This tutorial will guide you how to install and configure your own VPS (virtual private server) machine on a physical Linux server. As a common practice, the physical server comes up with the minimum Operating System installed on it. Try to order a server with Centos 5 or the latest version.
We assume that you have a server with Centos 6 minimal operating system on it. We will be using OpenVZ for virtualization to create virtual servers. The server machine should have at least 2 Gbs or better memory to handle the virtual machines on it. The machine with more memory and CPU can handle more virtual servers on it. Typically the server is sliced on the bases of the memory installed on it. For example a server machine with 16 GBs of RAM could be sliced upto 8 to 16 virtual boxes.
OpenVZ is free under the GNU open-source license. It is a container based virtualization system, where each container executes separately and independently of the Linux box with its own file system and control management system. OpenVZ is widely used by the VPS companies to share the memory and other resources economically .
Step 1: Adding Repository
First of all we will add the OpenVZ repository to our physical machine to install the important software’s.
wget -P /etc/yum.repos.d/ http://ftp.openvz.org/openvz.repo
rpm –import http://ftp.openvz.org/RPM-GPG-Key-OpenVZ
Step 2: Installation of OpenVZ Kernel
Install a the OpenVZ kernel to support virtual boxes using the repository.
yum install vzkernel
Step 3: Kernel Configuration
Configure kernel parameters to support virtualization by editing the sysct.conf file.
# On Hardware Node we generally need
# packet forwarding enabled and proxy arp disabled
net.ipv4.ip_forward = 1
net.ipv6.conf.default.forwarding = 1
net.ipv6.conf.all.forwarding = 1
net.ipv4.conf.default.proxy_arp = 0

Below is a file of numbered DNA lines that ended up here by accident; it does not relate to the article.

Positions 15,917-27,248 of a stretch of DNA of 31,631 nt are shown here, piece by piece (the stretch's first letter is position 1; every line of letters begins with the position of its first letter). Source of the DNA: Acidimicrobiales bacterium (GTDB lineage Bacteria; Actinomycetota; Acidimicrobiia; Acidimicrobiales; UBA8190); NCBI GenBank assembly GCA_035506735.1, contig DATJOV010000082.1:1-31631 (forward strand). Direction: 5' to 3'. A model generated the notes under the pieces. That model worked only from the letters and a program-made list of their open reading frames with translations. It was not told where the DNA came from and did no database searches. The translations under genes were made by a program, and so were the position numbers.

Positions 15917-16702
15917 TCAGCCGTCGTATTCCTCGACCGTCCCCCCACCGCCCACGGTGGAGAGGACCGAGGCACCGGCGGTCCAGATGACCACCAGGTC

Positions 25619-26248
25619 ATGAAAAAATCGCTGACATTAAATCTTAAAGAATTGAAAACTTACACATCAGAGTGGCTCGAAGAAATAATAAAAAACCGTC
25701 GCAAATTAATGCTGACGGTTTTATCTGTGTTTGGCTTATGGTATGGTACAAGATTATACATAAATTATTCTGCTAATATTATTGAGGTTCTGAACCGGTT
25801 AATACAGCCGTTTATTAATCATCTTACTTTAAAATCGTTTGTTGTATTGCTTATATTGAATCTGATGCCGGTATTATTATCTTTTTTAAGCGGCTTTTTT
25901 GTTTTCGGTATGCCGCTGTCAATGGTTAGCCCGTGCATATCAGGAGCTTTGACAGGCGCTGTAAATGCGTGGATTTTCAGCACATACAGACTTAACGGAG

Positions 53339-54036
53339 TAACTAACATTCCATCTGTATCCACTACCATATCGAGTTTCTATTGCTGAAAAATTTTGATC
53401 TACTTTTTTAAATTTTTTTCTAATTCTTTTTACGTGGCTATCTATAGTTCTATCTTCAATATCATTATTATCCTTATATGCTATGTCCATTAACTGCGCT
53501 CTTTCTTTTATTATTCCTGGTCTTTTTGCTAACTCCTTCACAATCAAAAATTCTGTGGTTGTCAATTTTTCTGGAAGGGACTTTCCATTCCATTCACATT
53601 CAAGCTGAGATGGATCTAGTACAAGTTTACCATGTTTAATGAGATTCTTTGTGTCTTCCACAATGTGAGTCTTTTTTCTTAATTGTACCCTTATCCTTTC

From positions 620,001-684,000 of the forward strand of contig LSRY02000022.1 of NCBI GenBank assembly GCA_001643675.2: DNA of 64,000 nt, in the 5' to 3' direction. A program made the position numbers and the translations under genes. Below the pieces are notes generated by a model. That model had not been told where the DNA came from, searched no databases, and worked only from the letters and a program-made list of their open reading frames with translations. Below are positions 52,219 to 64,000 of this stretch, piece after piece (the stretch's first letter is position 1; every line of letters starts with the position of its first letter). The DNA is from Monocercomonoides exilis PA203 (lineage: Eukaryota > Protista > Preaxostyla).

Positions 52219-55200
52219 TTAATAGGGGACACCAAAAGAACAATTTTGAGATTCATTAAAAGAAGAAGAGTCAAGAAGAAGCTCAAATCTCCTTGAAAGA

# Enables source route verification
net.ipv4.conf.all.rp_filter = 1
# Enables the magic-sysrq key
kernel.sysrq = 1
# We do not want all our interfaces to send redirects
net.ipv4.conf.default.send_redirects = 1
net.ipv4.conf.all.send_redirects = 0
We will disable Selinux to avoid any surprises.
Install necessary OpenVZ tools via yum before rebooting the machine.
yum install vzctl vzquota ploop
Reboot the machine to load OpenVZ kernel
Now you have loaded the virtualization environment, you are ready to create virtual machines.
Download the ready-made templates from the OpenVZ repository to create the virtual machines. You can download the precreated OS templates from download.openvz.org/template/precreated the path to templates:
Lets download centos 6 template
Step 4: Create Our First VPS
we will use the below command to create our first virtual machine.
vzctl create [ID number] –ostemplate [template name] –config basic
ID number : any number from 1- 100
ostemplate: Precreated Operating system
template name: The name of downloaded precreted OS template
config: give the configuration file name
OpenVZ comes up with sample configuration files to give you a kick-start found in /etc/vz/conf
You can use basic , bight or unlimited sample configuration to create your first virtual machine.
We will use basic configuration to create our first container.
vzctlcreate 123 –ostemplate centos-6-x86 –config basic
Step 5: Necessary VPS Configuration
Now we will configure the virtual server for necessary settings to make it online.
Configure the VPS
Give a name to the virtual machine.
vzctl set 123 –hostname vps1.linuxbox.com –save
Give it an IP address
vzctl set 123 –ipadd 184.108.40.206 –save
Set the VPS to become online automagically on the reboot:
vzctl set 123 –onboot yes –save
It is important to add working name server to to make it online:
vzctl set 123 –nameserver 220.127.116.11 –save
vzctl set 123 –nameserver 18.104.22.168—save
Here we go, we are almost ready to take our newly created VPS online.
Assign Root Password to the machine.
vzctl exec 123 passwd
You will be prompted to set the root password.
Start OpenVZ VPS
We will run the below command to start our VPS:
vzlist -a It will list down the number of virtual machines
vzctl start 123
Installation of Cpanel on Newly Created VPS
Since the new container has the precreated Centos OS 6. We will install cpanel on the virtual machine.
Login to the machine:
vzctl enter 123
Enter the root password to log in.
wget -N http://httpupdate.cpanel.net/latest
sh latest & it will take some time to complete. Once the cpanel is installed, you can access it using the Ip address and the port.
Voila, we are ready with our first virtual private server. You can create more vps using the same processes.
Some Helpful Commands
vzlist -a (list all virtual servers)
vzlist start/stop/restart ID ( start/stop/restart a server)
vzctl set [ID] –diskspace [soft limit]:[hard limit] (change disk space)
vzctl set [ID] –cpulimit 4 –save ( assign cpu cores)
vzctl destroy CTID ( destroy/delete the virtual machine)
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